A clear example of how the trial should work was showed in the episode on last week. A dark-haired woman, Marina Villa, appeared at the trial to discuss with the judge the terms of her divorce from Gualtiero, her husband. As she explains, she makes and sells wedding dresses in L’Aquila, the city in central Italy which, exactly two years ago, was destroyed by a 6.0 degree earthquake.
When asked to talk, she explained that in L’Aquila, two years after the quake, everything was going great: “L’Aquila has been rebuilt” -she said, though no one had asked her, “there are houses with garden and garage”, “Life is back to normal”. And, she adds, as a key element in her divorce suit, “This is all thanks to the Prime Minister”. “And do not forget to thank Bertolaso as well” -echoed Rita DallaChiesa. The audience clapped hands in jubilation. Remember Bertolaso?
A few days later, the woman confessed she had been reciting a script given her by the authors of Forum, who paid her 300 euros to do that. She was not even from L’Aquila, and Gualtiero was not her real husband. He was acting too, and paid for that.
I have disregarded the blog in the last two weeks – apologies to myself for this.
During this time, things didn’t stop happening in Italy. The Vatican has been at the centre of some stories, some polemics, which nonetheless it successfully rejected in its usually moderate, though still strongly persuasive, way.
In the face of accusations that represent, obviously, nothing more than another attempted coup in Italy, it is important to defend what the Vatican does to protect the catholic values and to ensure that their integrity be not compromised. In an ever-expanding and multicultural society, the Vatican’s function is, to use the Pope’s own slang, a cardinal one.
It is in this spirit that a documentary was presented in Italy last year, about the role of the woman in the Italian culture. This documentary, titled “Il Corpo Delle Donne” (“The Body of the Women”), seeks to give evidence that the catholic values are still thriving in Italy, mainly because of the vigilant presence of the Vatican, that keeps an eye on what goes on TV at dinner time, on Sunday afternoon, etc., basically in those moments when families (the Family!) gather around the table and in front of the TV, thanking God for this food and this TV news.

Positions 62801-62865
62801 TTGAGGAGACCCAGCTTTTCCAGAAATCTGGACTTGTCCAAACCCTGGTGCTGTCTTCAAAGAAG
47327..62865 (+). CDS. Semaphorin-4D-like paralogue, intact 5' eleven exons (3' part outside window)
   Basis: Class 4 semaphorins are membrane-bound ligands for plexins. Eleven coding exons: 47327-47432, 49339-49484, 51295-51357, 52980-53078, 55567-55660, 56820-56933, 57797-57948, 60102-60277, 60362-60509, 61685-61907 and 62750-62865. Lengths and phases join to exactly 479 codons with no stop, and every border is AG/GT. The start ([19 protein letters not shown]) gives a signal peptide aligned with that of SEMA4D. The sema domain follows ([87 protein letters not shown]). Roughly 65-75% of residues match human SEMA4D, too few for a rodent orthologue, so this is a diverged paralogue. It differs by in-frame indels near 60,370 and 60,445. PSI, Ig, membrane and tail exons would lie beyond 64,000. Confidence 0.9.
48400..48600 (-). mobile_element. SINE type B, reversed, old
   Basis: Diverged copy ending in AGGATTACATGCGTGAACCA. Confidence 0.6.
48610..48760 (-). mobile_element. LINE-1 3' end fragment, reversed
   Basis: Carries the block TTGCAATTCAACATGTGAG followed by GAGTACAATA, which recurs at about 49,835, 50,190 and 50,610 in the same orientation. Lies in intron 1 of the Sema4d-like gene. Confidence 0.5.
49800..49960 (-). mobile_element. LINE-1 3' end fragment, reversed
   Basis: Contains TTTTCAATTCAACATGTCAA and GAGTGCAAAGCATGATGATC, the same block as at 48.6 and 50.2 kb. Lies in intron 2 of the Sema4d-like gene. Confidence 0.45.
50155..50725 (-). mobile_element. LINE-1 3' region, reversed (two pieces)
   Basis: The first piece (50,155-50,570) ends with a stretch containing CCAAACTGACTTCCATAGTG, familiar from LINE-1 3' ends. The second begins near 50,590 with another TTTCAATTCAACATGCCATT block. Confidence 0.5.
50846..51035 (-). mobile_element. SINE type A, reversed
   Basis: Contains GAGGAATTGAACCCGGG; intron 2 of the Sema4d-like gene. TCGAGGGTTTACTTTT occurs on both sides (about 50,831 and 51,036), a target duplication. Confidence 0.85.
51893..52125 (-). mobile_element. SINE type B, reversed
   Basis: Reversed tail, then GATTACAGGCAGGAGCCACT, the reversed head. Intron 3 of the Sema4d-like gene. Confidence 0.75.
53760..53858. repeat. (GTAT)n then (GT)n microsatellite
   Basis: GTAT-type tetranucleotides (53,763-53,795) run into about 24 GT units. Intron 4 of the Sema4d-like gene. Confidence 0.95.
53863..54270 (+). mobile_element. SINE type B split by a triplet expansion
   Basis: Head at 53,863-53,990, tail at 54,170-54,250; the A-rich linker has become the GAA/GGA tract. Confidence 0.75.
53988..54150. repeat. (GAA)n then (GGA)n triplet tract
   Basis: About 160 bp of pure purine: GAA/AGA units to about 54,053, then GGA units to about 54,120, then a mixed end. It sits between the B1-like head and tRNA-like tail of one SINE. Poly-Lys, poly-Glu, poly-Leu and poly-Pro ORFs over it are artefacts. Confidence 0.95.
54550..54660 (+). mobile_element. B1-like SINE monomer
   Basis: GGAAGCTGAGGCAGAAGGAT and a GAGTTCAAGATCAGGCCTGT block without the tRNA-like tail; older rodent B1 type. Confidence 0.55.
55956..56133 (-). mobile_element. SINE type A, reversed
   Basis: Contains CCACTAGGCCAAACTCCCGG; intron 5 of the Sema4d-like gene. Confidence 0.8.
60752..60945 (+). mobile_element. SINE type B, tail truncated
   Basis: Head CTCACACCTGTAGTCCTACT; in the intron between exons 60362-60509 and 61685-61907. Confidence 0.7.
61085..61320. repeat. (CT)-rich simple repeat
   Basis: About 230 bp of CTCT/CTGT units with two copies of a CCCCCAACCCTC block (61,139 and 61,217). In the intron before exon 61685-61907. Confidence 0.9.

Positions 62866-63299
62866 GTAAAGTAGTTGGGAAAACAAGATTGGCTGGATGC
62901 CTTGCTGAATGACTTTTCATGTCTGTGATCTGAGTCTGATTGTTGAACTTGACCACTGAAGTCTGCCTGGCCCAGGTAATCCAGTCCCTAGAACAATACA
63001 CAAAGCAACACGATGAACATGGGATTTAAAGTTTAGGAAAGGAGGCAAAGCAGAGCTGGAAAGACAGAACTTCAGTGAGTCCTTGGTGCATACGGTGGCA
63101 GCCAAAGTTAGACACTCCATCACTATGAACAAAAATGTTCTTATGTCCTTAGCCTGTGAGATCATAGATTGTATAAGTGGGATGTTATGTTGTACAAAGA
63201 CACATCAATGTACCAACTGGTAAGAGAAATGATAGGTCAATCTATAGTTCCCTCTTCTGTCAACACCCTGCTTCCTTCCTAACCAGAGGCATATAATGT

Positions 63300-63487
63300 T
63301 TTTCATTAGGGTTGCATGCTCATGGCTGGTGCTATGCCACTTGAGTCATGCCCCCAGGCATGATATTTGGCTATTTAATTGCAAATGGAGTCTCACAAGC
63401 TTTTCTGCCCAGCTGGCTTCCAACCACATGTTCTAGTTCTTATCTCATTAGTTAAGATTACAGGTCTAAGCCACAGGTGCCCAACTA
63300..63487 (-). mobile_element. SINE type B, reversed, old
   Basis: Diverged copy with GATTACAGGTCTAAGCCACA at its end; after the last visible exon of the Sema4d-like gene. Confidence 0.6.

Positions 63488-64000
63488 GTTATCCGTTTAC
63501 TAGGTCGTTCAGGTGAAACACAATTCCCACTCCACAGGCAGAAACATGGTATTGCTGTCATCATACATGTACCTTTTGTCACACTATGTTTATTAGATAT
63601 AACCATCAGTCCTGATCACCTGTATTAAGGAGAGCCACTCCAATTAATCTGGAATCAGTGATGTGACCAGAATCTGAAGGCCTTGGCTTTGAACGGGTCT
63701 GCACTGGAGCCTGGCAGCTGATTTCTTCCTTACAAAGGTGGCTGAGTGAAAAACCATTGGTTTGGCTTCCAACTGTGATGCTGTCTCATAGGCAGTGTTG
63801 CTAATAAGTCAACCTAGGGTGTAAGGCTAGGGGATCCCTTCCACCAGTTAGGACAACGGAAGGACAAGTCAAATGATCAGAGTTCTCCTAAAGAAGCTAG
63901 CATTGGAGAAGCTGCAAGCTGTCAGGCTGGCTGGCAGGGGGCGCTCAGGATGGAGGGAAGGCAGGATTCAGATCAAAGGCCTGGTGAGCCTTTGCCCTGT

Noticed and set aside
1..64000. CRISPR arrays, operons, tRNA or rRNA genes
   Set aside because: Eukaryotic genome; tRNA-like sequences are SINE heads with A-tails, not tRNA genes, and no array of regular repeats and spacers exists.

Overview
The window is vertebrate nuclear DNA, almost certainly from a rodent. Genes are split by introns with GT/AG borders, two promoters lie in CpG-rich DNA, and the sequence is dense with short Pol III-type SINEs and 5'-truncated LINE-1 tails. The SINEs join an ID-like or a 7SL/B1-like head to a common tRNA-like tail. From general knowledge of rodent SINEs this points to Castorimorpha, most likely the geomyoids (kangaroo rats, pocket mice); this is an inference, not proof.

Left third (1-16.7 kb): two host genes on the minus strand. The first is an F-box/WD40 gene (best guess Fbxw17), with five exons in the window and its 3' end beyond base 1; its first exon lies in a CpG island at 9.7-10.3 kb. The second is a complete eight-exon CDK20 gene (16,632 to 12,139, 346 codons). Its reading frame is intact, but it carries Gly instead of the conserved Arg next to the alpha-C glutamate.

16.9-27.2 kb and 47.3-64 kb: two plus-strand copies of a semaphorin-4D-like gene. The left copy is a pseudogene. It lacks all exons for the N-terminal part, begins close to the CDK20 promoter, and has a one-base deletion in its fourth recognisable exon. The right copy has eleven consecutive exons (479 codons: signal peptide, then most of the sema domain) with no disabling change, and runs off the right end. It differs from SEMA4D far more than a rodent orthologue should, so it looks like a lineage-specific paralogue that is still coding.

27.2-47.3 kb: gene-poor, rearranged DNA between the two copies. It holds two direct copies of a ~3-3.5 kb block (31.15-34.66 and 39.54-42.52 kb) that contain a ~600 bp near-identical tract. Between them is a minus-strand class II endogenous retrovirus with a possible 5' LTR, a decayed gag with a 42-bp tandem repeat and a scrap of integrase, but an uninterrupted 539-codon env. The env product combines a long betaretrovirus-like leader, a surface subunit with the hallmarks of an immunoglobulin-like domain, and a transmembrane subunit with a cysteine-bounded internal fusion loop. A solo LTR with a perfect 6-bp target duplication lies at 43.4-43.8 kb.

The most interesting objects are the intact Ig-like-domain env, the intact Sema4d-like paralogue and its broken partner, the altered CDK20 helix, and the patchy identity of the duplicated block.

The documentary is subtitled in English. It lasts 25 minutes. Please watch it, and let me and/or the Pope know what you think about it.
A large part of today’s news focuses on one of Italy’s current main concerns, the reality Tv-show Isola dei Famosi. It is true that Italy is also worried about the possibility of a coup d’état. However, for many democratically-aware Italian citizens, the Isola is more important. After that, Italians care about their own values.
Imagine what happens, then, when these two key elements of Italian life get head-to-head. This, apparently, occurred two days ago in L’Isola dei Famosi. I have to underline ‘apparently’, because I did not actually watch it, though I was able to read about it profusely, thanks to the almighty Italian media.
A reminder of what the Isola is about can be found here. Basically, a group of VIP persons are placed on some island, and they have to survive. The fun bit seems to be that they, being VIP, are used to a certain level of facilities and cosmetics that, we assume, will not be available on the remote island on which they are cast together with their TV troupe. The dramatic images of famous VIP actresses/models/dancers deprived of their make-up, and of VIP muscular men who can’t shave their chests, keep over 4.5 million people in front of the TV. Apparently, the Isola has the magic effect of making the VIP women look like this:
These VIP ladies are Loredana Lecciso and Tracy Fraddosio, btw.